Anti-racism protests spread, attract wider, multi-racial support
Protests against police brutality especially against young black men in the United States have not only spread across the country, they are attracting wider support beyond the borders of the US, but also from people of all races.
Millions of people have been protesting across all US major cities to show anger and dissatisfaction at the police in the way thousands of young black men are targeted and killed by police officers. The protests were triggered by the killing of a 46 year old George Floyd when a Police officer Derek Chauvin suffocated him by kneeling on his neck for more than 8 minutes.
US news outlets the scale of the anti-racism protests have not been seen since the 1968 assassination of rights leader Dr. Martin Luther King Jr.
From the remarks of Pope Francis to solidarity protests in the Netherlands, the United Kingdom, and white Americans risking their lives in this age of COVID-19, Millions of Americans have expressed rage and called for unity and an end to systemic racism.
Speaking from the Vatican, Pope Francis said: “Dear brothers and sisters in the United States, I have witnessed with great concern the disturbing social unrest in your nation in these past days, following the tragic death of Mr. George Floyd,” the Pope said from the Vatican.
He added that he was praying for “repose of the soul of George Floyd and of all those others who have lost their lives as a result of the sin of racism”.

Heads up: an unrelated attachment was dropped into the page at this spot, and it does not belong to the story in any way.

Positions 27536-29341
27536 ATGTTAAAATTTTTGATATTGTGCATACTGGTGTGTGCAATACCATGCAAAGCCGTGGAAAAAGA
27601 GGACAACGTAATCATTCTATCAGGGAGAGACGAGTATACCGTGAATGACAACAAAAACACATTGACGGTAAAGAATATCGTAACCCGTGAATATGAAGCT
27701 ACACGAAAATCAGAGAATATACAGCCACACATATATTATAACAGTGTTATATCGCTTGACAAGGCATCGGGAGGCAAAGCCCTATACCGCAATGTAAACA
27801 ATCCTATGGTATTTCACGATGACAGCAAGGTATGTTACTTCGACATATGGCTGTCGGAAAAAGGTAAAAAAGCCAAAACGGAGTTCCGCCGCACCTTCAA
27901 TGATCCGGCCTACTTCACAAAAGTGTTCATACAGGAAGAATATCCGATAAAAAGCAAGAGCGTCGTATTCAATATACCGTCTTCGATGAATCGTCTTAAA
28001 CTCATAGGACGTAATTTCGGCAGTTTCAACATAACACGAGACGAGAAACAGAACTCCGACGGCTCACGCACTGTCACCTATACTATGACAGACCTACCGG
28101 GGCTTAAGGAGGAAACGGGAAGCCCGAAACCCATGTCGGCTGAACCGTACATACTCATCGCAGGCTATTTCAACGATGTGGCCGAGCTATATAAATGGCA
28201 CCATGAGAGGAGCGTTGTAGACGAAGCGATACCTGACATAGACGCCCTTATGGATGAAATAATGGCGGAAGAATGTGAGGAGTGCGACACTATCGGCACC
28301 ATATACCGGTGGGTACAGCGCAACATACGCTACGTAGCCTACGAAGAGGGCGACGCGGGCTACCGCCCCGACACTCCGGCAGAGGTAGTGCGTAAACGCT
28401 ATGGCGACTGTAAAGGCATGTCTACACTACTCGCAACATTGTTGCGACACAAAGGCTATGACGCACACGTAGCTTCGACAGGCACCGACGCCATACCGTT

“My friends, we cannot tolerate or turn a blind eye to racism and exclusion in any form and yet claim to defend the sacredness of every human life,” he added.
In the UK, Prime Minister Boris Johnson expressed support for Black Lives Matter when he was asked why his government has not made a comment.
Johnson is quoted by the BBC for having said: “Of course black lives matter and I totally understand the anger, the grief that is felt, not just in America but around the world and in our country as well…
“The only point I would make to the House is that protests should be carried out lawfully and in this country, protests should be carried out in accordance with our rules on social distancing.”
In the northern city of Liverpool, players knelt on one knee, in a show of solidarity with those calling for racial equality in the United States.
Former President George W. Bush has called on the US to examine its ‘tragic failures.
“It remains a shocking failure that many African Americans, especially young African American men, are harassed and threatened in their own country,” Bush said in the statement expressing anguish over the death of George Floyd, suffocated beneath the knee of a white policeman in Minneapolis on May 25.
Bush added: “This tragedy — in a long series of similar tragedies — raises a long overdue question: How do we end systemic racism in our society?” Bush, who was president from 2001-2009, wrote.
Without calling him by name, Bush appeared to take swipes at the incumbent Donald Trump when he noted that those who are silencing the voices of those who are hurting, don’t America.
“Those who set out to silence those voices do not understand the meaning of America — or how it becomes a better place,” he says.
“The heroes of America — from Frederick Douglass to Harriet Tubman, to Abraham Lincoln, to Martin Luther King Jr. — are heroes of unity.”